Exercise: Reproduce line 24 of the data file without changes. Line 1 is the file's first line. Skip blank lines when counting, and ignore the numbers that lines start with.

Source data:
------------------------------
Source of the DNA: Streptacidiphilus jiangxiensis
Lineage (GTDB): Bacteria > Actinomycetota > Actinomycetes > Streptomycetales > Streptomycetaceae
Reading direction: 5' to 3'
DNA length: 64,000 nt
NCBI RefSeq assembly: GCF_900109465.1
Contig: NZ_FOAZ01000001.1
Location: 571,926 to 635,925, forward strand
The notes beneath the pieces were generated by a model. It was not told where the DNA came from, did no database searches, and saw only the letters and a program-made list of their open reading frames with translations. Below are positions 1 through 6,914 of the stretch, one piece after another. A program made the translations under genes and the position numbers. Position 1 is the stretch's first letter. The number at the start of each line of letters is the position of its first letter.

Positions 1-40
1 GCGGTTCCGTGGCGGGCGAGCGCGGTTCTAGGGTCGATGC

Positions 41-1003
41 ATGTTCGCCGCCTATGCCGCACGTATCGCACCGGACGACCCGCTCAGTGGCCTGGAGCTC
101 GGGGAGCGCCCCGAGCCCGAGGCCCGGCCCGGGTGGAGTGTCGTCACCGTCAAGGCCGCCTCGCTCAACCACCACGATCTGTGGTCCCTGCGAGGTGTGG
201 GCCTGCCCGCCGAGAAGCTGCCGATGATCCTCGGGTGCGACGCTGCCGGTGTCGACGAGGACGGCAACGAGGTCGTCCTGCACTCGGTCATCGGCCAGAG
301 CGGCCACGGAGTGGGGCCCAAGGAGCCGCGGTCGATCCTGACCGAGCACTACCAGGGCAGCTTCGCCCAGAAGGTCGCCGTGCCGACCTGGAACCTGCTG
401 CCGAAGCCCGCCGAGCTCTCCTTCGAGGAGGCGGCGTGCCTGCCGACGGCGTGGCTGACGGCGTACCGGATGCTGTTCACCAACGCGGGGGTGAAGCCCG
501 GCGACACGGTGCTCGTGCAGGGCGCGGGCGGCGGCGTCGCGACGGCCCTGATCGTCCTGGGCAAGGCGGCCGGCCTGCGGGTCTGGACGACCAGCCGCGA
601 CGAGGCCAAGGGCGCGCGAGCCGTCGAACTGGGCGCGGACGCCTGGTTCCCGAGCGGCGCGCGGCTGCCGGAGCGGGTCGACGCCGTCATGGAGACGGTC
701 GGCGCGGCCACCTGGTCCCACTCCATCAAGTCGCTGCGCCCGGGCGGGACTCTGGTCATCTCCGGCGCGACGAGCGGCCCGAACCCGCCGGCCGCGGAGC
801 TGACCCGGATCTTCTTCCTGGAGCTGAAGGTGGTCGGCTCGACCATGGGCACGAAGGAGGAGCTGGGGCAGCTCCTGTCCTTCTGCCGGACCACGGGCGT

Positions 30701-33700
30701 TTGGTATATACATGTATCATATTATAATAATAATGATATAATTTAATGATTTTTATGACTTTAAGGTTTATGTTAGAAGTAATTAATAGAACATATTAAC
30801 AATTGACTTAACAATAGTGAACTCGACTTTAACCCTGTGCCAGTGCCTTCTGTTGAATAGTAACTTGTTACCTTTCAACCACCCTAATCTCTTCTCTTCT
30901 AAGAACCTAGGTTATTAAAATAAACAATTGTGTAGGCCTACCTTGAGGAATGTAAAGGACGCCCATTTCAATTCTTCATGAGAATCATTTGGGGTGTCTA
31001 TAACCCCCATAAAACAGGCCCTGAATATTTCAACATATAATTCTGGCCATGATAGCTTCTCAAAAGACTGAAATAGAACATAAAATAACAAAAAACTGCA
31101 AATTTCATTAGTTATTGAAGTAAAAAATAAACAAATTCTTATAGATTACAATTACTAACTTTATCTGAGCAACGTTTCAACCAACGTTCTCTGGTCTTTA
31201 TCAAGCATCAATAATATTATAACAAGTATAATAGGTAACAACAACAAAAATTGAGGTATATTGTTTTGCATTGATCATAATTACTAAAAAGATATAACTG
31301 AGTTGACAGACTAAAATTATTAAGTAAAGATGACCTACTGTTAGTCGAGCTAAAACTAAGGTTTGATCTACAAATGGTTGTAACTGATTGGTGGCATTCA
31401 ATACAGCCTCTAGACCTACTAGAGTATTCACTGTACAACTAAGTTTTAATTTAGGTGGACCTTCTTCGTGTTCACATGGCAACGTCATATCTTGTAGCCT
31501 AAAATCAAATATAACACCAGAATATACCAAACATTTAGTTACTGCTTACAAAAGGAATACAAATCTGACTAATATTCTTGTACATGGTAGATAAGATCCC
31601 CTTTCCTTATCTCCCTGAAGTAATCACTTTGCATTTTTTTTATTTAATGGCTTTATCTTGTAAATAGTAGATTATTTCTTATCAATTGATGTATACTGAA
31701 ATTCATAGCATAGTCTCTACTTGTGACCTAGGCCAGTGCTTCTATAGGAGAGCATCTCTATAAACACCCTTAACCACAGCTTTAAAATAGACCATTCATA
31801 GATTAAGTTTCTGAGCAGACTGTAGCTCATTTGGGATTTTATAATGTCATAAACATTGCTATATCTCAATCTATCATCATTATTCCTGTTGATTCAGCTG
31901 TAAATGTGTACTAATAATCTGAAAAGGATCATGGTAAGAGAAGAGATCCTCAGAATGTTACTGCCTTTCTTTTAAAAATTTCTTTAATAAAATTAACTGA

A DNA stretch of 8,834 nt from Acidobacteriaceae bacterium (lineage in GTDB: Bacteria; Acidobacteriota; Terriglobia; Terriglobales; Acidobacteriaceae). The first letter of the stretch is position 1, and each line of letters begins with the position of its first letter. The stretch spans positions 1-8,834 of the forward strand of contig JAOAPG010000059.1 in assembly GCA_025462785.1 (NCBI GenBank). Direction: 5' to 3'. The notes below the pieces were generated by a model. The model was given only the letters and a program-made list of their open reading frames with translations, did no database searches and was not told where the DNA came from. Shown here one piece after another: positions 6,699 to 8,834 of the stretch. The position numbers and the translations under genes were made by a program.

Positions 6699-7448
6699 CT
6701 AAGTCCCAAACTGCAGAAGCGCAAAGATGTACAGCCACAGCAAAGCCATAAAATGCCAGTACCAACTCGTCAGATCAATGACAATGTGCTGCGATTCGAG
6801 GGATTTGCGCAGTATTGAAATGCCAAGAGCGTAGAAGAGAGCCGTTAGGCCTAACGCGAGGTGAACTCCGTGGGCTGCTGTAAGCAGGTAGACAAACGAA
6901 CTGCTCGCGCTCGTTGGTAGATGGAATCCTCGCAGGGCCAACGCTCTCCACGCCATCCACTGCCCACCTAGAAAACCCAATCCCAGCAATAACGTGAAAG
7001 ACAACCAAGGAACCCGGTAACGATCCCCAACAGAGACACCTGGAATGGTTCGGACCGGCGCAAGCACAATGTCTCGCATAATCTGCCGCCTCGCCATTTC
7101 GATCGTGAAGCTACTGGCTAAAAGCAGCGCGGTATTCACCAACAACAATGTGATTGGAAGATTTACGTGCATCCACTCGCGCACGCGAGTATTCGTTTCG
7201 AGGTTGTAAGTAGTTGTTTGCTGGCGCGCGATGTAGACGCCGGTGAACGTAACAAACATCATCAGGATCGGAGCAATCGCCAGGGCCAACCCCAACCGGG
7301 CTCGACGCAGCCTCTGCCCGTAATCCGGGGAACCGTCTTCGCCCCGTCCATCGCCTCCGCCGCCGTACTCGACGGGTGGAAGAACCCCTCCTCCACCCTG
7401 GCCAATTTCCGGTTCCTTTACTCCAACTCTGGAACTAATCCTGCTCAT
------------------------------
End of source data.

30901 AAGAACCTAGGTTATTAAAATAAACAATTGTGTAGGCCTACCTTGAGGAATGTAAAGGACGCCCATTTCAATTCTTCATGAGAATCATTTGGGGTGTCTA